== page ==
Thanks to pop culture, hypnosis has earned a bit of a bad rap. In the past, hypnotherapy has been known to conjure up images of dangling watches, purple capes, and quacking like a duck on stage in front of hundreds of strangers. However, it is a very powerful means of changing the way we use our minds to control perception, pain, stress and how we view our body.

In 1955, hypnotherapy was officially recognized as a legitimate therapeutic technique by the British Medical Association. Since then, hypnotherapy has become an accepted and celebrated component of traditional health treatment proven to reduce and manage chronic pain, soothe anxiety, and help individuals quit bad habits (such as smoking and overeating).

 

Hypnosis – A Serious Science

Scientists have long discussed whether the hypnotic ‘trance’ is a separate neurophysiological state or simply a product of a hypnotized person’s expectations. However, new research suggests hypnotherapy does indeed create a separate neurophysiological state.

A recent Stanford University study, led by senior author David Spiegel, MD, identified a handful of differences between the hypnotized brain and a fully conscious brain. Spiegel, professor and associate chair of psychiatry and behavioral sciences, wanted to determine exactly what happens in the brain when it is hypnotized. 

During the course of the study, Spiegel and his colleagues used MRI machines to examine the brains of 57 people as they engaged in their hypnotherapy sessions. As a control, they used 36 participants who had scored high on tests measuring susceptibility to hypnosis, and 21 who had scored low.

 

The Hypnotized Brain

 According to a press release for the study, the scans revealed several areas of the brain where the two control groups looked different, to include sections of the brain associated with impulse control, attention, and awareness of the body. Additionally, the brains of the hypnosis-prone volunteers showed fewer connections between a region deep in the brain associated with self-reflection and daydreaming. The study also found changes in the areas of the prefrontal cortex, which are involved in planning and executing tasks.

Notable findings of the study included:

A decrease in activity in part of the salience network of the brain, called the dorsal anterior cingulate. This area of the brain is associated with decision making and emotional regulation.

An increase in connections between the dorsolateral prefrontal cortex and the insula. This area of the brain is associated with the brain-body connection. It helps the brain process and control what is going on in the body.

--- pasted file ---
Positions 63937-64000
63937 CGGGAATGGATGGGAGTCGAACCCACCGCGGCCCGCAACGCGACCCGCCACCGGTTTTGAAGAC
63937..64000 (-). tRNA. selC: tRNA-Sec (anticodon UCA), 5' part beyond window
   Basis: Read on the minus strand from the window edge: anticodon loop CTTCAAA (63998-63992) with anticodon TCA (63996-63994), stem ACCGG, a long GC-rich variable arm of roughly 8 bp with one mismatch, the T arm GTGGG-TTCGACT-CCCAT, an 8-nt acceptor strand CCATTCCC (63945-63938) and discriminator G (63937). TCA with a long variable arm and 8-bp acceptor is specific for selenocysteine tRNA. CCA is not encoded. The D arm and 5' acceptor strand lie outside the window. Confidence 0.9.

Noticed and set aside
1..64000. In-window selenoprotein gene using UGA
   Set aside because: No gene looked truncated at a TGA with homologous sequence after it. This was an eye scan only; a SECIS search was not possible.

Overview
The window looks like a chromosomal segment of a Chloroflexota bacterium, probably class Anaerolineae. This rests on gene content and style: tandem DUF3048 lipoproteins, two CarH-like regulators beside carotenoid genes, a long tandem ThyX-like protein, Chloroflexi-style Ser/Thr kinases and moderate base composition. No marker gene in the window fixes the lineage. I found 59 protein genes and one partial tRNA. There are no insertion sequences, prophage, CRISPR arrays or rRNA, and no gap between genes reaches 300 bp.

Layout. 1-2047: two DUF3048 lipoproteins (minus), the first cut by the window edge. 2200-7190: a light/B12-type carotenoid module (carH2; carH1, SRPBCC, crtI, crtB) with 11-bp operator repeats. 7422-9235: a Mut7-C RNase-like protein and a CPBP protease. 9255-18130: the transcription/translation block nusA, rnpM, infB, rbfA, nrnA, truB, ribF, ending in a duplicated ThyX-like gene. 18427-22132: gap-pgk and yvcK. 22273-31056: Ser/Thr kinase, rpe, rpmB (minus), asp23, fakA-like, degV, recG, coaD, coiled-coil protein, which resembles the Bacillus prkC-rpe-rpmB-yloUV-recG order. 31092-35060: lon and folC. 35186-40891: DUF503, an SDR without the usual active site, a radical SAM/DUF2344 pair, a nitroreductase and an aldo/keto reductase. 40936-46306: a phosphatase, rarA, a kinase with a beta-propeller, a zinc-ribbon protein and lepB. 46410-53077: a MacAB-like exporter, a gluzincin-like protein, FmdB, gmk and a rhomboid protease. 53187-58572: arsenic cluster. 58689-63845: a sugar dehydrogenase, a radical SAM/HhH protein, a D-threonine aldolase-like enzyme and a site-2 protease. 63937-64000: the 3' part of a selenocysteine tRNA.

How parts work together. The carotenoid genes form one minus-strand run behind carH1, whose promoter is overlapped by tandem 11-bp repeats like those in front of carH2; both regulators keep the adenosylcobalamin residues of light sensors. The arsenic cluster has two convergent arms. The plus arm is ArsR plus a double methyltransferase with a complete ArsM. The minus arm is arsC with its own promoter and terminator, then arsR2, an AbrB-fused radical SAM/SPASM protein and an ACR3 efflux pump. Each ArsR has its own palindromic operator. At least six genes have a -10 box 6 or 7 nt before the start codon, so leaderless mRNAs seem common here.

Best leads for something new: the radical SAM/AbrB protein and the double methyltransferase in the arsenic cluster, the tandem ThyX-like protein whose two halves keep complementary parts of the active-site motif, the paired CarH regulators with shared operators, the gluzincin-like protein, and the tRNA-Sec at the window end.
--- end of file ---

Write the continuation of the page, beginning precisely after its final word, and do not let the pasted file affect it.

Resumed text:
A decrease in connections between the dorsolateral prefrontal cortex and the default mode network, which includes the medial prefrontal and posterior cingulate cortex. This area of the brain is closely associated with decision making. 

 According to Spiegel, “When you’re really engaged in something, you don’t really think about doing it — you just do it.” During hypnosis, this disassociation between reflection and actions permits the hypnotized individual to engage in suggested activities.

 

Treating Anxiety and Pain with Hypnotherapy

In patients more susceptible to hypnotherapy, sessions have proven effective in treating chronic pain, post-surgery pain, post-traumatic stress disorder, smoking addiction, and many other phobias. The findings of Spiegel’s study on how hypnosis impacts the brain may help pave a path toward developing treatments for the rest of the medical communities, particularly for those individuals who are not naturally susceptible to hypnosis. 

Moving forward, Spiegel and his team are interested in using the findings of their study to determine how to change an individual’s ability to be hypnotized by stimulating specific areas of the brain. “A treatment plan which combines hypnosis and brain stimulation could improve the recognized analgesic effects of hypnosis and potentially replace the addictive and side-effect-laden painkillers and anti-anxiety drugs,” he said. However, more research is needed before such a therapy could be implemented.

 

AB Mindworks

Designed to change how you perceive and think, hypnotherapy helps identify the memories held in your mind causing you to experience feelings of panic, anxiety, and fear. Annie Browne and her team at AB Mindworks uses hypnotic and relaxation techniques to help patients understand the triggers and root causes of their habits and behaviours. If you are ready to live a healthier life, both physically and mentally, schedule your hypnotherapy session today. Contact a member of our team to learn more.